Chile’s presidential election will now go to a second-round run-off between business-friendly Sebastián Piñera and leftist Alejandro Guillier. Whilst Piñera remains a slight favourite, strong support for Guillier will ensure a close contest. Chile is likely to experience a brightening economic outlook regardless of the result, although a Piñera victory would provide upside potential to the infrastructure sector.
Opposition candidate and former president Sebastián Piñera secured the most votes in Chile’s 19 November 2017 presidential election, receiving a 36.6% vote share. However, this was not enough to achieve a first round victory, meaning that Piñera will now face a run-off on 17 December 2017 against second-placed Alejandro Guillier. Guillier’s strong performance was unexpected, complicating Piñera’s path back to the presidency. The second-round will be closely contested, although Piñera will remain a slight favourite and much will depend on whether smaller leftist parties now support Guillier.
There were some isolated incidents of civil unrest on polling day. On 19 November 2017, demonstrators forced entry into Piñera’s campaign headquarters, leading to over 20 arrests. In Araucanía, a number of people set a bus on fire that was transporting voters to polling stations. However, incidents of unrest were limited and in the run-up to the second-round vote, further incidents will pose only a limited risk of property damage and business interruption.
The most significant protest risks in Chile stem from student-led demonstrations against education reform. In September 2017, tens of thousands of students marched in various cities as education reform was being voted on in Congress. The police deployed tear gas and water cannons, whilst protestors set up roadblocks in Santiago. Student protests bring an elevated risk of property damage for businesses located in central Santiago and other urban centres.
Regardless of the election outcome, Chile’s economic outlook is expected to brighten. Growth is forecasted at 2.8% in 2018, up from an estimated 1.3% in 2017. Stronger economic prospects will be driven by the mining sector, as recovering copper prices support production.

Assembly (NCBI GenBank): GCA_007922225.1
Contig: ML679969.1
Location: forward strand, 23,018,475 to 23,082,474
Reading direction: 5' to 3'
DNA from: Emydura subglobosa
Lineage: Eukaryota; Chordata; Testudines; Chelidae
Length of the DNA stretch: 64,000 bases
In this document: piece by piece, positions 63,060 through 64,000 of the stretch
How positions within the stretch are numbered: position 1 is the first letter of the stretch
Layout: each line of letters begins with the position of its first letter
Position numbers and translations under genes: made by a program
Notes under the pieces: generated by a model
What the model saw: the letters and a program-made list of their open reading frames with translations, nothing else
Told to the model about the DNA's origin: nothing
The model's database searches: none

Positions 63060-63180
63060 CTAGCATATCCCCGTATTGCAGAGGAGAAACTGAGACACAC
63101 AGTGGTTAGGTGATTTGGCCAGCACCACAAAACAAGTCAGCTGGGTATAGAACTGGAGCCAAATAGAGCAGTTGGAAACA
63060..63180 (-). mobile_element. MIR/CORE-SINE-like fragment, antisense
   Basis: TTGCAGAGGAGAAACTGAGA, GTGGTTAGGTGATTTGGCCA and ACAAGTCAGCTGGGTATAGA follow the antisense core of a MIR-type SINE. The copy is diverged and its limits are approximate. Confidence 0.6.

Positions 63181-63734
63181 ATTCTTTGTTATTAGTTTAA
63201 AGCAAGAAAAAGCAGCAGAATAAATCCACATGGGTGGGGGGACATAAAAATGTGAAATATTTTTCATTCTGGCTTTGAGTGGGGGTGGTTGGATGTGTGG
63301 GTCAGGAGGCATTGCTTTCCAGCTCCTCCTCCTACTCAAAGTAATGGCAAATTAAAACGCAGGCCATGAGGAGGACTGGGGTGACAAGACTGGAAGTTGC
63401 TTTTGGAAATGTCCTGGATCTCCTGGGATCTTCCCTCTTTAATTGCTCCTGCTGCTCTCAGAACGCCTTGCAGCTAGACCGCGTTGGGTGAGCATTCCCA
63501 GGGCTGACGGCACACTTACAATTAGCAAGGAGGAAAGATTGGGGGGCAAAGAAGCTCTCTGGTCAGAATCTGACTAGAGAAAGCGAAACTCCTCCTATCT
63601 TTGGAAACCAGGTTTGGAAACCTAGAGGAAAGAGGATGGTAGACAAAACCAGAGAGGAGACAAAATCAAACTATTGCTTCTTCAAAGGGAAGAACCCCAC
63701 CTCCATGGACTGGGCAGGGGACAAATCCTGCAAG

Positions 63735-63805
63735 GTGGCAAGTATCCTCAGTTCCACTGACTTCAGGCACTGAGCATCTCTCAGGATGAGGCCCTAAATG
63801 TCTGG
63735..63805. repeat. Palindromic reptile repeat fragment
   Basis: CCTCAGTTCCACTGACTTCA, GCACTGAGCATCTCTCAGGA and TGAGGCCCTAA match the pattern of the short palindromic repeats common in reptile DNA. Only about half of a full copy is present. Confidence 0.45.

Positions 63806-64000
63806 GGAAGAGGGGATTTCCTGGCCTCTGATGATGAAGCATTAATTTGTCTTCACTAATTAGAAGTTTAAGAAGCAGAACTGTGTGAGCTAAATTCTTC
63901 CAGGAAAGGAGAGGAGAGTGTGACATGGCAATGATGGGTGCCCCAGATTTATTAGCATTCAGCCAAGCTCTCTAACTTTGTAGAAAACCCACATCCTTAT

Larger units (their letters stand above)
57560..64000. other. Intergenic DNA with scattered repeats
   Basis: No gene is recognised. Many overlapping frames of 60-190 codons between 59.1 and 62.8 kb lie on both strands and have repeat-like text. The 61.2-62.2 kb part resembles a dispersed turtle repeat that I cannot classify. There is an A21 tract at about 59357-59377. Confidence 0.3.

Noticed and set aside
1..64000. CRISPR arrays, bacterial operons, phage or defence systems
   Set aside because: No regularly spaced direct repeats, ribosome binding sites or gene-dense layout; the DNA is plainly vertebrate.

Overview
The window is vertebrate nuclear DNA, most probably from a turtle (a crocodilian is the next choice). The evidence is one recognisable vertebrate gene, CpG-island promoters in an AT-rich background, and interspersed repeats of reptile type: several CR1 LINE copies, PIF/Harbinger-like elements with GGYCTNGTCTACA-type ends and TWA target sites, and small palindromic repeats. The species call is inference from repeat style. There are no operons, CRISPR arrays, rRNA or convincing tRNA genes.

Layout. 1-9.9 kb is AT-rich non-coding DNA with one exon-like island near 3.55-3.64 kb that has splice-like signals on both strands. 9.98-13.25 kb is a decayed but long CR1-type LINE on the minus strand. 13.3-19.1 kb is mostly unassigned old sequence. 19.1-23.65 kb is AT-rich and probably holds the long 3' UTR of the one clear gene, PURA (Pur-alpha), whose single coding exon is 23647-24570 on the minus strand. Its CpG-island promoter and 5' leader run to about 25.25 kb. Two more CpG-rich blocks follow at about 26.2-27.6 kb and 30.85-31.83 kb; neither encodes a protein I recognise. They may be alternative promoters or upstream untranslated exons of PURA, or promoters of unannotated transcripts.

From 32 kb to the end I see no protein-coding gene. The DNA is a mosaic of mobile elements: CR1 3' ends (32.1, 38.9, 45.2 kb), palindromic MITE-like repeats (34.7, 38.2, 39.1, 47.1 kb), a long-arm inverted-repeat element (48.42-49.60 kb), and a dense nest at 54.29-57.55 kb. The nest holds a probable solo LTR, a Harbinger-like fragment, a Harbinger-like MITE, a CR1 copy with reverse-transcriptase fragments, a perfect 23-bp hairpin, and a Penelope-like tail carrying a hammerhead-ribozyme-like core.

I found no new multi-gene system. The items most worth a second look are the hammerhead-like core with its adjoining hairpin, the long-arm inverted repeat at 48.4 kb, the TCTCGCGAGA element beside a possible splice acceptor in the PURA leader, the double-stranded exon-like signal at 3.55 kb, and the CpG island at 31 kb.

Copper prices are forecasted to average USD 6,100/tonne in 2018, from USD 4,870/tonne in 2016. The sector is also attracting renewed foreign investment. In August 2017, BHP announced a USD 2.5 billion expansion of its Spence mine.
Chile’s sovereign credit profile will remain strong in the one-year outlook, despite a ratings downgrade by Fitch in August 2017. The ratings agency cited a sustained increase in public debt as a key driver of the downgrade. Chile’s general government debt is forecasted to reach 30% of GDP in 2019, from 21% in 2016. However, debt remains low when compared to similarly rated peers and the budget deficit is expected to narrow in the coming years. The deficit is forecasted at 2.0% of GDP in 2018, from 2.7% in 2016. Both presidential candidates would likely maintain a policy of fiscal consolidation, although public pressure for greater public expenditures may see spending creep up.
A Piñera presidency would support growth in Chile’s construction sector. Piñera’s manifesto pledges USD 30 billion in infrastructure investment, through both public and private spending, over the next 8 years. Initiatives include the retendering of 1,500 km of road concessions, which would be expected to generate USD 2.5 billion in investment. Investor confidence will be further bolstered by Piñera’s business-friendly approach to regulation. He has criticised the current government’s stringent approach to environmental legislation, which has blocked a number of infrastructure projects, including Andes Iron’s USD 2.5 billion iron ore project. As a result, the construction sector is expected to return to growth in 2018, having contracted by an estimated 2.4% in 2017.
If Guillier were to secure the presidency, improvements to the regulatory environment would be less forthcoming. Whilst Guillier has pledged USD 20 billion in infrastructure investment between 2018 and 2022, he would be less willing to amend labour and tax laws introduced by outgoing President Michelle Bachelet. Guillier supports the continued implementation of 2014 tax reform, which raised corporate tax from 20% to 27%. This may deter private investment and undermine construction sector growth.
Regardless of the election result, the incoming president may be forced to compromise on key policy positions. Legislative elections, also held on 19 November 2017, resulted in a highly divided Congress. No coalition holds more than 47.1% of seats in either house. This could weigh on both Piñera and Guillier’s ability to implement policy.
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In this month's Risk Outlook, we also provide a detailed forward looking assessment of developments within the security, trading and investment environments for Chile, Saudi Arabia, South Africa and Cameroon, all of which have been the subject of recent enquiries from JLT's client base.
The monthly Risk Outlook is supported by JLT’s proprietary country risk rating tool, World Risk Review (WRR) which provides risk ratings across nine insurable perils for 197 countries. The country risk ratings are generated by a proprietary, algorithm-based modelling system incorporating over 200 international sources of data.
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